Shoalgrass, now a union organizer, wrote a 2010 article for the Raging Pelican called “Murdered at Work: The Deepwater Horizon Massacre.” His essay further bears out the parallel. Shoalgrass details how “workers had clashed hours before the [oil rig] explosion with a Scrooge-like management unwilling to use the proper materials to ensure safety. The workers resisted using materials they considered to be cutting corners. They stood up for themselves and the rest of us in the Gulf, but they lost the battle to a BP official who told them ‘This is how it’s going to be.’” Just so, we’ve begun to hear of workers within the Hard Rock Hotel project who had their concerns about safety ignored; I suspect we’ll hear of more.

When the late Dr. John spoke at a 2010 Jackson Square rally against BP, he called BP murderers, and asked, “Why are the perpetrators of the crime still in charge of the crime site?”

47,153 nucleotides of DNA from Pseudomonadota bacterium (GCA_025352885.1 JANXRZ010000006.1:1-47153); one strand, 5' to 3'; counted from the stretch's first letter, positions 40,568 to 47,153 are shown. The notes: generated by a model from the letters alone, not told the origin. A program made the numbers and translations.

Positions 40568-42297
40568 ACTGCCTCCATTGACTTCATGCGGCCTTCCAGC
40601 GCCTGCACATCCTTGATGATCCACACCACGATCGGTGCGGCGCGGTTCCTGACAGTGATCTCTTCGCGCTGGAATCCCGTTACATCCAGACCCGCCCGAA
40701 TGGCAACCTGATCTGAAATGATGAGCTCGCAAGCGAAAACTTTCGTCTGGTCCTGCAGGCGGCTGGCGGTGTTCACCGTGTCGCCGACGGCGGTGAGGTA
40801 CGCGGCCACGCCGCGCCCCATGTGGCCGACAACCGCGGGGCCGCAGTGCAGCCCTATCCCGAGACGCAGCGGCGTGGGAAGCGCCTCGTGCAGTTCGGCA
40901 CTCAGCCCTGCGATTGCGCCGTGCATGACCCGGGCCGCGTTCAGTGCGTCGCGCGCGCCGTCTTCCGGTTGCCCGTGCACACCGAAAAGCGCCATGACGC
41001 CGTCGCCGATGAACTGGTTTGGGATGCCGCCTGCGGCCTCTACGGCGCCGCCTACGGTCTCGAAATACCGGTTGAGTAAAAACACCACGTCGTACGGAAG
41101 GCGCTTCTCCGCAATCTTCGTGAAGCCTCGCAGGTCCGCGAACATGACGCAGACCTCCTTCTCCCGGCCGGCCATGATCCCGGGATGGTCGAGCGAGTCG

Mayor Cantrell may yet come out strong against the developers who murdered these poor New Orleanians at the Hard Rock Hotel site, but right now she’s actively in cahoots with them: Citadel Builders and their staffers remain in charge of the crime site, working hand-in-glove with the government agencies and contractors brought in to fix their colossal, fatal fuck-up.


Mayor Cantrell thus far has reserved most of her public ire for members of the public who’ve questioned or disagreed with her, lamenting the “downright disrespectful” impatience of some locals displaced or put out of work by the disaster. This echoes the surreal second term of Ray Nagin who, after losing his marbles and winning reelection, seemed to fancy himself a sort of Sun King, the living embodiment of New Orleans possibility. Anyone who criticized him or his actions was “hurting the recovery.”

This misidentification of the very actors destroying New Orleans with the interests of the communities they prey upon is a key component of the Gulf South power structure.